The concept of ethnicity is a prevailing explanatory device in studies of colonial architecture. This paper argues for decentring ethnicity in buildings research through treating buildings as ‘assemblages’ of both material and social ‘things’. Drawing on a case study from the late 19th-century settler landscape of Manitoba, Canada, we illustrate how settler architecture – conceived of as an ‘assemblage’ – can shed light on the events, processes and material consequences of homesteading in a new land. Through decentring ethnicity as a determining factor in building projects, the role of settler architecture as a material indicator of resistance or assimilation becomes more easily questioned. An archaeological interpretation of buildings as assemblages draws attention towards their materiality and the embodied experiences of building by highlighting the historical and geographical contingencies of the settlement landscape.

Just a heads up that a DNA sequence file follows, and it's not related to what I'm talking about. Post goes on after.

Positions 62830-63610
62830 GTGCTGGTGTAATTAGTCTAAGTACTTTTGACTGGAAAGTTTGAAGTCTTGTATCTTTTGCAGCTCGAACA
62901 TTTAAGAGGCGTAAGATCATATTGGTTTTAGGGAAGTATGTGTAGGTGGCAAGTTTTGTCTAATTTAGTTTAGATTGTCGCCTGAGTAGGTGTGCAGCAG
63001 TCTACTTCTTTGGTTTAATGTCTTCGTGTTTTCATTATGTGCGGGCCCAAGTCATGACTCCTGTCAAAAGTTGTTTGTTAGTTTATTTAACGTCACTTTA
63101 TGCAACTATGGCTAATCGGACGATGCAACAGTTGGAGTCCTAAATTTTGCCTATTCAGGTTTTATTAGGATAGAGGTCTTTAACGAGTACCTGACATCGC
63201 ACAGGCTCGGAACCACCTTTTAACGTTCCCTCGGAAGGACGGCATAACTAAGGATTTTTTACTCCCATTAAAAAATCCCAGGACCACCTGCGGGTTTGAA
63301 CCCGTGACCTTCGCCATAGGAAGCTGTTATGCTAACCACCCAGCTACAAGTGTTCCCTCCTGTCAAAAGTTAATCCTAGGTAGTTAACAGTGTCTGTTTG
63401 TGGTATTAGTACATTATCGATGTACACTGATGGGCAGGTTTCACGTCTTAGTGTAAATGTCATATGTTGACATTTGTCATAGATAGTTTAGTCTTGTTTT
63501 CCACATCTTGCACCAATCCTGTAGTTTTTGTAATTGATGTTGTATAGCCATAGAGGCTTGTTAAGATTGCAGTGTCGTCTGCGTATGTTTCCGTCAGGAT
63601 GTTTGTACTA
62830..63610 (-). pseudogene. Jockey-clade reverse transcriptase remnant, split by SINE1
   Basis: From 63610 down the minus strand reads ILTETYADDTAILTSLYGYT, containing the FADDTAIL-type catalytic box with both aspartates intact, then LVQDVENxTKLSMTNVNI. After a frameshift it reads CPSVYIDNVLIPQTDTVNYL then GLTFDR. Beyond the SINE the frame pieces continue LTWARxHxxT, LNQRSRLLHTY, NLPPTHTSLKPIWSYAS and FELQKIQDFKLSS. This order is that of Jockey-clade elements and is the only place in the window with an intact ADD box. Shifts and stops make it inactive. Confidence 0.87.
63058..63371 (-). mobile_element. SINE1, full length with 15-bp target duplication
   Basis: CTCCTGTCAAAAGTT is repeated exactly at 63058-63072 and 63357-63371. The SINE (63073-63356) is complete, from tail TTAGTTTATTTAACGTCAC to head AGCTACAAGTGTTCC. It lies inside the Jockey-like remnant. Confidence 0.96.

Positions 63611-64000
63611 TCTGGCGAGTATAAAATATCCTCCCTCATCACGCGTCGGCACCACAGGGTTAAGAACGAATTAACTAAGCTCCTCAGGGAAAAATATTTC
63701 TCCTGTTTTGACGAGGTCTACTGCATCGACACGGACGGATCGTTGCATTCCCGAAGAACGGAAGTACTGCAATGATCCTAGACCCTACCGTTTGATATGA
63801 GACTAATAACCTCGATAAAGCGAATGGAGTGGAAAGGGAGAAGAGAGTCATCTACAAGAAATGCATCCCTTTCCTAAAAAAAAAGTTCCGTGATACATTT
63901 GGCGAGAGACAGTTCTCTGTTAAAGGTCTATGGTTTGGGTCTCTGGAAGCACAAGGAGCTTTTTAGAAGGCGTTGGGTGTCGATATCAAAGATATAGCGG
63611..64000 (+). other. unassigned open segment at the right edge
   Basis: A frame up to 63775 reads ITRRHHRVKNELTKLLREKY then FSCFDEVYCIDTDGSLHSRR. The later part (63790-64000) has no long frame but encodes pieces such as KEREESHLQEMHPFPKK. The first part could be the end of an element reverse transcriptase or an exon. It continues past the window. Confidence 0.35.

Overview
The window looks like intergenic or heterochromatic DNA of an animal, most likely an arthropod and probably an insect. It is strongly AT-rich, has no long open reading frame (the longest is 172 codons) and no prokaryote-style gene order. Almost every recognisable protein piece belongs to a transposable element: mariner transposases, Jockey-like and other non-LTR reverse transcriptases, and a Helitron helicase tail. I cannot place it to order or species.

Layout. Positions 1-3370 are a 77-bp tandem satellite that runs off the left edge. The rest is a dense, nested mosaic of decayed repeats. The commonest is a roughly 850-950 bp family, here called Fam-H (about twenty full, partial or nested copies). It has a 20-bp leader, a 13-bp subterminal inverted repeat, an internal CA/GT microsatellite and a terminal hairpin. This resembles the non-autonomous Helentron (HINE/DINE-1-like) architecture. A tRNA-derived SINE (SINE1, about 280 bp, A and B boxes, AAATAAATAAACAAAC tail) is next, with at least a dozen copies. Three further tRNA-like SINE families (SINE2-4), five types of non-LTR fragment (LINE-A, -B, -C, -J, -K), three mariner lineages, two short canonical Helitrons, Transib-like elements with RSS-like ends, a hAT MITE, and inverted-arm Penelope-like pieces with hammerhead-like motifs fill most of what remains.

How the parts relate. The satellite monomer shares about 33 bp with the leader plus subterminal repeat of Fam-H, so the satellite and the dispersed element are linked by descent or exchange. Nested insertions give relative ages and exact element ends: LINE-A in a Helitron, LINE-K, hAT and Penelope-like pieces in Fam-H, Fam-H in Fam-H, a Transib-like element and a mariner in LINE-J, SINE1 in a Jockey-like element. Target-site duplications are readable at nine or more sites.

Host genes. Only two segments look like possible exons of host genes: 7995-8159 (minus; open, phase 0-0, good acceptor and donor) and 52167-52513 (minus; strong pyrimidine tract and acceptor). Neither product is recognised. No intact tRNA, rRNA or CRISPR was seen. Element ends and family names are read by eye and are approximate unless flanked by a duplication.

- Settler Society